A 64-year-old woman was referred to our hospital due to right eyelid swelling and drooping for 1 month. Ophthalmological examination revealed excellent visual acuity (6/6 in both eyes); the anterior segment and fundi showed normal appearance. However, a mass measuring 1.5 cm × 1.0 cm was palpable in the right upper lid [Figure 2]A. Right lacrimal gland tumor was noted from head and neck computed tomography (CT; [Figure 2]B. Based on the CT scan finding, excisional biopsy was performed, and the pathology revealed low-grade, extranodal marginal zone B-cell lymphomas of mucosa-associated lymphoid tissue (MALT). The hematologist suggested observation and follow-up. However, recurrent lid swelling with proptosis was noted 6 months later. Recurrent lym-phoma with involvement of the right lacrimal gland [Figure 2]C, right parotid gland, pretracheal region, cervical, and mediastinal nodes were found on CT scan (Stage II E). Since this was a low-grade lymphoma, debulking of lacrimal gland tumor through right anterior orbitotomy was performed. The patient also underwent adjuvant radiotherapy to the residual tumor with 36 Gy in 18 fractions. There was no local recurrence in the following 6 months, and systemic chemotherapy will be considered if high-grade transformation of lymphoma occurs.
Figure 2: (A) Case 2 at first visit: right upper lid swelling with a palpable mass. (B) Head and neck computed tomography demonstrated a right lacrimal gland tumor. (C) The follow-up computed tomography scan showed recurrent lymphoma involving the right lacrimal gland 6 months later.

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2.3. Case 3

A 62-year-old woman noted left lower lid palpable mass for 6 months [Figure 3]. She denied systemic disease or trauma history. The ocular examinations showed normal anterior segment and fundi. The result of excisional biopsy demonstrated low-grade, extranodal marginal zone B-cell lymphomas of MALT. Laboratory data showed normal blood profile, liver panel, and renal function. CCT of head, neck, and whole abdomen showed no evidence of systemic lym-phoma (Stage IE). The postoperative condition was stable without tumor recurrence in the following 6 months.
Figure 3: Case 3: left lower lid mass was noted for 6 months.

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2.4. Cases 4 and 5

Two 45-year-old female patients presented with orange–red, painless, and progressively enlarging masses over nasal bulbar conjunctiva of the left eyes [Figure 4]A. The past medical history was uneventful and particularly no B-symptoms were reported. The ocular examinations were normal except for the conjunctival masses. Both patients underwent excisional biopsy and the histology also showed low-grade, extranodal marginal zone B-cell lymphomas of MALT. Neither laboratory survey nor image study showed evidence of systemic involvement (stage IE). The conjunctival wounds healed well without tumor recurrence after 1-year follow up postoperatively [Figure 4]B.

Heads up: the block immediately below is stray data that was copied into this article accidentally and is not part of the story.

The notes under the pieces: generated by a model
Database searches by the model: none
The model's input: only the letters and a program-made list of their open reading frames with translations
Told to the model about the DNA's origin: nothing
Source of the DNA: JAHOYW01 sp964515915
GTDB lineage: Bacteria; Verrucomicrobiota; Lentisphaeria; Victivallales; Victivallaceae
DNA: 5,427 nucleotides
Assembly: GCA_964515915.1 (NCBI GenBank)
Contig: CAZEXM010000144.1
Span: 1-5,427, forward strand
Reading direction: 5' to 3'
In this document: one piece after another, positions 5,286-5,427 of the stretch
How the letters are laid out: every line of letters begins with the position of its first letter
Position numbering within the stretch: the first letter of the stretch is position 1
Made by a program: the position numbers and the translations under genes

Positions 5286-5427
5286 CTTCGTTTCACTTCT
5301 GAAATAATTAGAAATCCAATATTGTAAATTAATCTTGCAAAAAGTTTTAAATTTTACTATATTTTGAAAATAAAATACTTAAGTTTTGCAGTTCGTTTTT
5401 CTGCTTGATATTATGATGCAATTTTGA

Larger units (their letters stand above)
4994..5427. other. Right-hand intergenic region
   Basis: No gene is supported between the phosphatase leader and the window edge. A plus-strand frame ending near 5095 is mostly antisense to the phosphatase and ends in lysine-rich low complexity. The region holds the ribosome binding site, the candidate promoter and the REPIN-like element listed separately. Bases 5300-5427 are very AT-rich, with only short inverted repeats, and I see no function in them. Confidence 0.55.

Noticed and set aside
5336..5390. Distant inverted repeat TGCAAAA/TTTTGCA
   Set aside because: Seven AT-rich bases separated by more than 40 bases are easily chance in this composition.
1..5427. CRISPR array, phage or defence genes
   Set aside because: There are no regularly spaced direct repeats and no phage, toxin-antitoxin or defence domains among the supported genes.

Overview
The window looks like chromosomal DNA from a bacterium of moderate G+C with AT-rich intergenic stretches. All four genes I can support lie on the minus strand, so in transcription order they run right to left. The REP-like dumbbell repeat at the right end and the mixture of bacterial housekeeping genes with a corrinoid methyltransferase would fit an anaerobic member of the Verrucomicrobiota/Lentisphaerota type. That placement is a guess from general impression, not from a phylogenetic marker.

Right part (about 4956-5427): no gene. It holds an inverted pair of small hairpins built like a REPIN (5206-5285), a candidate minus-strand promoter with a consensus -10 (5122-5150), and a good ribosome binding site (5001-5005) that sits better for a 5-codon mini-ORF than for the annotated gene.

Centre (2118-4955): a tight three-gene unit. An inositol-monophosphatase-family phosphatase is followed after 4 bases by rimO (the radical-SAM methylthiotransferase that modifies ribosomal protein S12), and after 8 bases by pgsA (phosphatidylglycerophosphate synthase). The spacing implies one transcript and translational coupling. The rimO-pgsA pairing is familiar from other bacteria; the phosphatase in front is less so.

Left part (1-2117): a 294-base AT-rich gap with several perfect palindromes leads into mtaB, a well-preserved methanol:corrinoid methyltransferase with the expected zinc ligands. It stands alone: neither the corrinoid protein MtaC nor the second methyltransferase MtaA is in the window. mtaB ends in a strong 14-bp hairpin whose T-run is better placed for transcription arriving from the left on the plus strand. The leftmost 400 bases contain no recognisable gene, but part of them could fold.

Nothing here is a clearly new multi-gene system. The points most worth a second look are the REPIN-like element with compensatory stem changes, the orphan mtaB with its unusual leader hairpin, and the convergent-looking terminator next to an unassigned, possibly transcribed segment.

Figure 4: (A) Case 4: an orange–red, painless mass over nasal bulbar conjunctiva of the left eye. (B) The conjunctival wound healed well without tumor recurrence after surgical excision.

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  3. Discussion Top

Most ocular adnexal lymphomas are primary extranodal neoplasms. However, about 10–32% of patients have secondary tumors with systemic lymphoma.[3],[4] The most common subtype is extra-nodular marginal zone lymphoma of MALT (35–80%), followed by follicular lymphoma (20%), diffuse large B-cell lymphoma (8%), and less commonly mantle cell lymphoma, small lymphocytic lym-phoma, and lymphoplasmacytic lymphoma.[3],[5] The initial evaluation of these patients requires careful ophthalmic examination and adequate tissue sampling for histopathological diagnosis. Further assessments for accurate staging and therapeutic planning include thoughtful history taking and physical examination, laboratory studies, serum protein electrophoresis, serum LDH, β2-microglobulin, chest x-ray, bone marrow biopsy, CT of chest, abdomen, and pelvis. Unfavorable prognostic features include advanced stage,[6] old age, nodal involvement,[7] B symptoms (fever, night sweats, and weight loss),[8] performance status > 1, elevated serum LDH or b2-microglobulin levels,[9] and p53 gene expression.[10]

The treatment modalities for the patients with ocular adnexal lymphoma include surgical resection, radiotherapy, single-agent or combined regiments of chemotherapy, monoclonal anti-CD20 antibody, and interferon immunotherapy.[11] Surgical resection is indicated for encapsulated tumors but the risk of recurrence is relatively high. Radiotherapy for localized MALT lymphoma in the ocular adnexa offers excellent local control with a prolonged clinical course.[12] Systemic chemotherapy should be considered in patients with advanced disease or systemic manifestations. Blasi et al suggested that local immunotherapy with IFN-a seems to be an effective and lasting treatment method and provides an alternative to radiotherapy for conjunctival MALT lymphomas.[11]

Antibiotic therapy for ocular adnexal lymphoma has also been proposed. Ferreri et al reported that patients with ocular adnexal lymphoma had a high prevalence of Chlamydia psittaci infection in both tumor tissue and peripheral blood mononuclear cells.[13] However, Chanudet et al reported that C. psittaci is variably associated with ocular adnexal MALT lymphoma in different geographical re-gions.[14] Because of the variable prevalence of C. psittaci infection in patients with ocular adnexal lymphoma, empiric antibiotic therapy without prior testing cannot be generally recommended.[15]